VCs are looking for financial returns. Plenty of data is available for that, generated from tools like Crunchbase, Pitchbook, and other CB Insights. Investment professionals and corporate development teams in large industrial companies use those platforms. But what do they need when searching for relevant startups? They need insights about startups’ actual activity, technology, products, features, models, and real-life concerns. In comparison with all this, financials come second.
However, in startup databases, there is generally little non-financial information. Besides, when you focus on figures and financials, the odds of getting outdated data are much higher: startups evolve and die quickly, with each life step likely to change the data. Staying up to date is very difficult.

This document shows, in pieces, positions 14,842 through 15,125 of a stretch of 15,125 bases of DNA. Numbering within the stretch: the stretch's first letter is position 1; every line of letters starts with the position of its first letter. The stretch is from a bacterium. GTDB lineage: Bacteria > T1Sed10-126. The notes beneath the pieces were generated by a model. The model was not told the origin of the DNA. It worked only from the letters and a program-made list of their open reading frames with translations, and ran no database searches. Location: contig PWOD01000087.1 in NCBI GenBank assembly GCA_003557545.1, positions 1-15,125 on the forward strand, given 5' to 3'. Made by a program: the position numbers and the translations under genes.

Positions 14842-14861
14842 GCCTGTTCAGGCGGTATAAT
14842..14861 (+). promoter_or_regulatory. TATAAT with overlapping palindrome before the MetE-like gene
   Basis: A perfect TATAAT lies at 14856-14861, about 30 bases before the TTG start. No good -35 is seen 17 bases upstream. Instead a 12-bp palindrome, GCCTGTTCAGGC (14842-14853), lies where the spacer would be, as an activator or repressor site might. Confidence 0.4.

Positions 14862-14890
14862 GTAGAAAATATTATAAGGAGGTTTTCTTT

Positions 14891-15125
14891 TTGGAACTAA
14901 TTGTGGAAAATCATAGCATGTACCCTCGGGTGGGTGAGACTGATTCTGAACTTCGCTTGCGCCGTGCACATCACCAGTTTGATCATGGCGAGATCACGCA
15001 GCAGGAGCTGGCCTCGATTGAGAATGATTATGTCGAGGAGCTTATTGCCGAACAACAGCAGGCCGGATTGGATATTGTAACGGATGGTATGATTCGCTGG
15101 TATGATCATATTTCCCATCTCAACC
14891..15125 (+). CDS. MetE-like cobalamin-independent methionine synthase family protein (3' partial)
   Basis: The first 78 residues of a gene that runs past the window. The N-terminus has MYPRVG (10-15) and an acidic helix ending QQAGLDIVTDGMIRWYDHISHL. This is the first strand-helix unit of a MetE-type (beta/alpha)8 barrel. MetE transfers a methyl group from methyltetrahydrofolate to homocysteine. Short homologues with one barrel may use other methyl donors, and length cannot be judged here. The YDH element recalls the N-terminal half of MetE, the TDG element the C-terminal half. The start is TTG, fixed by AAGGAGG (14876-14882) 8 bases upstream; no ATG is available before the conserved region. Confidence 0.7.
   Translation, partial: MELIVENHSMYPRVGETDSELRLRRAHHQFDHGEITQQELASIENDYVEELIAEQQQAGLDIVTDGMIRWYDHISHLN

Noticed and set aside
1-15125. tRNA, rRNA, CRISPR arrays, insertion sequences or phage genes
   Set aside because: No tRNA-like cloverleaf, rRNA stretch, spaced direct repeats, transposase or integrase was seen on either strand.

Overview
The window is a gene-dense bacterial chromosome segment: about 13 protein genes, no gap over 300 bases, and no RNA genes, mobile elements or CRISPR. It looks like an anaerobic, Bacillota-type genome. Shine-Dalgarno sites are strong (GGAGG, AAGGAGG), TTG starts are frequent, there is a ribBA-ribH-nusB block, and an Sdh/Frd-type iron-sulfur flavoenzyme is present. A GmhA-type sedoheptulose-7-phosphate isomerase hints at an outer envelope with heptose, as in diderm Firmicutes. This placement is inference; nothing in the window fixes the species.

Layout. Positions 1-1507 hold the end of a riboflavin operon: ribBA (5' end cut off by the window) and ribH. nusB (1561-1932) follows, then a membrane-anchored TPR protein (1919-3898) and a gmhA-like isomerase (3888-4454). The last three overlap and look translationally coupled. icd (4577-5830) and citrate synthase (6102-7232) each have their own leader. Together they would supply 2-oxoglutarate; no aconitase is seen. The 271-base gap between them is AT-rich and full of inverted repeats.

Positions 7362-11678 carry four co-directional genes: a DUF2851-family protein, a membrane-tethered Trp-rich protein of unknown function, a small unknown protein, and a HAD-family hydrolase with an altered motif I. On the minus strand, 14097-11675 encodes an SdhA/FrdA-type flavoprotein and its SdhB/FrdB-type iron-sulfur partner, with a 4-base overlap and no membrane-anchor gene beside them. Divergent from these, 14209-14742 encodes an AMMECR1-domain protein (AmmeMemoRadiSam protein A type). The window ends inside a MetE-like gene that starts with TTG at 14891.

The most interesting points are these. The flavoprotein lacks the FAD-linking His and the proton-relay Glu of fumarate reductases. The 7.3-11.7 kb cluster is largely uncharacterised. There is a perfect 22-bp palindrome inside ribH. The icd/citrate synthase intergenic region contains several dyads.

Currently, the world counts 472 million entrepreneurs. A new business opens every three seconds. For companies, that makes it very difficult, tedious, and time-consuming to spot the right startups to work with. In big corporations, extended teams can be dedicated to spotting and analysing startup files. Meanwhile, in midsized companies, a single individual does the job who has this task on top of their other duties. It’s either very expensive or it’s inefficient. But either way, it’s not optimal.
When it’s not done on a self-service or opportunistic basis, companies use the following three means for their startup scouting activities: